Exploring the Road to Hana: Comprehensive 2-Day Itinerary and Tips | Must-See Spots | Is It Worth the Hype?

Road To Hana | Introduction

The Road to Hana located on Maui is a coastal highway approximately 103 kilometers long, renowned for its winding roads and breathtaking scenery. For travelers visiting Maui, the Road to Hana is undoubtedly a must-see destination. This journey includes over 600 curves and 50 bridges, with numerous natural sights worth seeing along the way, such as spectacular waterfalls, black sand beaches, and unique rainbow eucalyptus trees.

The unique aspect of this road for Americans is that it showcases tropical landscapes rarely seen in the mainland United States. As you drive along this road, you can see dense tropical rainforests, spectacular waterfalls, and magnificent coastlines, which are natural sceneries not often encountered on the continental U.S. National Geographic has called it one of the most beautiful roads in the world. However, if you are a traveler from a tropical region, your expectations for this road should be tempered. I think its beauty is quite similar to the scenery found along Taiwan's North Coast and Northeast Corner areas. If you are familiar with these places, set your expectations accordingly. The Road to Hana is a worthwhile journey, but it may not revolutionize your impression of coastal views.

Speaking of which, the Road to Hana is also the only way to get to the Kipahulu area of Haleakala National Park. If you have the stamina to hike the Pipiwai Trail, spending four hours round trip on this trail is absolutely worth it. Remember to bring your swimsuit and towel, as there are some spots where you can swim.

Road To Hana | Transportation

The best way to travel to the Road to Hana is by renting a car and starting from Kahului, the main airport location on Maui. Drive east along Highway 36 (Hana Highway). This road traverses the northeastern part of Maui, with the section from the town of Paia to Hana being referred to as the Road to Hana. If you plan a day trip, it is recommended to start before 7 AM to avoid the crowds and have enough time to make stops along the way.

The Road to Hana features over 600 curves and 50 bridges, making it impossible to drive quickly. It's easy to encounter slow-moving vehicles ahead, so drivers need to be patient, follow traffic rules, and yield to oncoming traffic. Because the Road to Hana is narrow and winding, many sections can only accommodate one vehicle at a time. It is recommended to choose a small car. Many foreign tourists opt to rent a jeep, but a small car is entirely sufficient. With some mountain driving experience, it's not difficult at all.

Before setting off, fill up your gas tank in Kahului or Paia, as gas stations are scarce along the Road to Hana. There are also limited stores and restaurants along the way, so it's best to bring water and food. Additionally, cell phone signal here is unstable, so it's recommended to download maps in advance or use offline navigation tools.

Road To Hana | Accommodations

If you plan to take a day trip on the Road to Hana, it is recommended to stay in Kahului or Paia the night before, so you can avoid the morning traffic peak.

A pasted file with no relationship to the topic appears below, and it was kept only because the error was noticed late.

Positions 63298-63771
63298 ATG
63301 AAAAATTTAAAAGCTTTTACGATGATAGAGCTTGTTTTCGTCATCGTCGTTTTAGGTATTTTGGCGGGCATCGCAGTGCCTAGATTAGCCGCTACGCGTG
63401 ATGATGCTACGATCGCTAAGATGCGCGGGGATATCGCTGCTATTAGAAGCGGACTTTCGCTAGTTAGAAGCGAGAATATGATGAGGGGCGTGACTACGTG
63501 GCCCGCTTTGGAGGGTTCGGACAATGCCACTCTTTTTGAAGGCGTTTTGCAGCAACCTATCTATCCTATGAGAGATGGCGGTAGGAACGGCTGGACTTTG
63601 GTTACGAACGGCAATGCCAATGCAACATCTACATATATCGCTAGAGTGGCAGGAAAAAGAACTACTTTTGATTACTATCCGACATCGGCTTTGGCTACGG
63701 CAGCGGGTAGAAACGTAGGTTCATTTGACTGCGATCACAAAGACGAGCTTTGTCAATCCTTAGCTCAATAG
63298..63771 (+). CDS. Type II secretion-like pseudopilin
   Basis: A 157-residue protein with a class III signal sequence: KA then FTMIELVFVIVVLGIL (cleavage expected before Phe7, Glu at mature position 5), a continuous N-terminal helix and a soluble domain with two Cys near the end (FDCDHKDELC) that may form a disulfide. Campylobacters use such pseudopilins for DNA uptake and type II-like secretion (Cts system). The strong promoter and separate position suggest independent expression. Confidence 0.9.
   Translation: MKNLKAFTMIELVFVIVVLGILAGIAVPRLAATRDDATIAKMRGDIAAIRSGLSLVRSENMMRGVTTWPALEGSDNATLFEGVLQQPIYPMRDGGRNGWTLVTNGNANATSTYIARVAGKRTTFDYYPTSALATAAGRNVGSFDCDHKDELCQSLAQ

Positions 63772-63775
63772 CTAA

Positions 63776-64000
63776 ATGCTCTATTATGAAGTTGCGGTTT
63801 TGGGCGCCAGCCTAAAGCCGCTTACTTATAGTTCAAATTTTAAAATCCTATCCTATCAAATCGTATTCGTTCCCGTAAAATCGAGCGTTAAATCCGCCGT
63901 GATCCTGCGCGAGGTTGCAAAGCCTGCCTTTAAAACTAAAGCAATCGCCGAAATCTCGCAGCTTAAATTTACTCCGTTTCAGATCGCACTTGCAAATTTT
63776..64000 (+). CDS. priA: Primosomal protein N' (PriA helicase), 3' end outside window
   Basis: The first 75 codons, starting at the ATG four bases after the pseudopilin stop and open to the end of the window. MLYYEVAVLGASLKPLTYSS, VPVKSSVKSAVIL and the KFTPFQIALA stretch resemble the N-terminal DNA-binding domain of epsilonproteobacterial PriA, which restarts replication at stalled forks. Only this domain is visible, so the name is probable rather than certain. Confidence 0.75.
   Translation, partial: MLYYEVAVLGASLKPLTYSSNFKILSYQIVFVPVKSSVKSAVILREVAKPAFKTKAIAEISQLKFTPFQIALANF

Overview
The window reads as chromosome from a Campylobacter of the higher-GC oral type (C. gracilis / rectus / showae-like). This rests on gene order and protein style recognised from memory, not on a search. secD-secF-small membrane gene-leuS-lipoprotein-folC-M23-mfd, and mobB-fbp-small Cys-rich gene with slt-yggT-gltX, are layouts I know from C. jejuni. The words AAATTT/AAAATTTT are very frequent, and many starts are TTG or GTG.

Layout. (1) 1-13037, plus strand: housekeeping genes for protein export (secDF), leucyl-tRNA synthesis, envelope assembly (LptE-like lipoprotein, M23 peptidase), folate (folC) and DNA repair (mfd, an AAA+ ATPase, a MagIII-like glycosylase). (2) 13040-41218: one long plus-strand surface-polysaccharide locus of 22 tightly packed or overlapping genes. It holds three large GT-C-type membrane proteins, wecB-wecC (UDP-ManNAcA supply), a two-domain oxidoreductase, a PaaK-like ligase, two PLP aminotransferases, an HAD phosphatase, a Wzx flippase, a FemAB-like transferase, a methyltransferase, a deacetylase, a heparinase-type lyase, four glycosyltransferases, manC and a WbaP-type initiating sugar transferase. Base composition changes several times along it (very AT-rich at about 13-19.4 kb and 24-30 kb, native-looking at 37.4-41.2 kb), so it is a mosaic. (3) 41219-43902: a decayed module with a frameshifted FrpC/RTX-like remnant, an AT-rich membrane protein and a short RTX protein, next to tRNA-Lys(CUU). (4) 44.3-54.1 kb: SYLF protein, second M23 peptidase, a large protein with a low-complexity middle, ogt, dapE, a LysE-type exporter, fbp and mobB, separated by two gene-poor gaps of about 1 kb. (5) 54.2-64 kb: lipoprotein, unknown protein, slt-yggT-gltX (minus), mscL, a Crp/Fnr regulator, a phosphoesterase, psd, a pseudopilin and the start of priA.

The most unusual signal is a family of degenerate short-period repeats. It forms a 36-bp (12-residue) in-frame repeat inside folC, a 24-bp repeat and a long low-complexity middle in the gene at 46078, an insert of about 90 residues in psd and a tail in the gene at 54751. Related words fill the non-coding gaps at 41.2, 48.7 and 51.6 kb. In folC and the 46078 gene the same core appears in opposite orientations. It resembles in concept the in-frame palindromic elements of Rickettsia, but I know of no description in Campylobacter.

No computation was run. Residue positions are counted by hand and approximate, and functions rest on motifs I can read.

Find a stay in Kahului?

Find a stay in Paia?

If you want to thoroughly visit each attraction, especially if you plan to spend more time in Kipahulu, it is recommended to find a place to stay overnight on the Road to Hana. The lodging options along the way are relatively limited. Hana town is the ideal place to stop, with several good hotels available.

Find a stay in Hana?

If you prefer a closer experience with nature, you can consider the camping areas within Waianapanapa State Park. Camping requires advance reservations and you need to bring all the necessary camping equipment.

Accommodation Review | Waianapanapa State Park

  • Camp Comfort: ⭐️⭐️⭐️⭐️⭐️
  • Camp Space: ⭐️⭐️⭐️
  • Facility Cleanliness: ⭐️⭐️⭐️⭐️⭐️
  • Location Convenience: ⭐️⭐️⭐️⭐️
  • Overall Rating: ⭐️⭐️⭐️⭐️

Waianapanapa State Park is already quite close to the end point of the Hana Highway, the small town of Hana, so it is a very practical choice as an accommodation option.

The campsite at this state park is very limited; it's just the large grass lawn you see in the photo. Cars need to be parked in the spaces next to the grass. Compared to California, the parking spaces here are very small, and the campsites are not separately designated—you can choose your own spot to set up camp. However, once your camp is set up, lying on the grass is quite comfortable. The weather is humid and cool. Although it tends to rain frequently and the winds are strong at night on the island, a good night's sleep is still possible.

Overall, the public facilities are maintained quite clean. However, although the website mentions shower facilities, it actually refers to the common beach park shower setups rather than a dedicated shower room in the camping area.

The camping area is actually right next to the main beach trail in the park, making it very convenient to get to the beach. Like other attractions on the Hana Highway, there are no restaurants within the park. The nearest restaurants can be found in Hana.

Road to hana, Road to Hana 1

Road To Hana | Attractions

The Road to Hana starts from Paia and leads to the small town of Hana. After passing Twin Falls, the road gradually becomes narrower. Along the way, you can see sugarcane fields and tropical rainforest landscapes. In the latter half, there are numerous waterfalls along the route, but most of them can only be viewed in passing as the road is too narrow to stop and admire them. Since there are many scenic spots worth seeing, I won't detail each one. For areas where stopping is not possible, I'll use photos of some of my favorite waterfalls along the route as examples. My favorite, the Three Bears Waterfall, is also right by the roadside.

The following provides a detailed account of the attractions we stopped at along the way.

Holopika Beach Park

  • Rating: ⭐️⭐️⭐️⭐️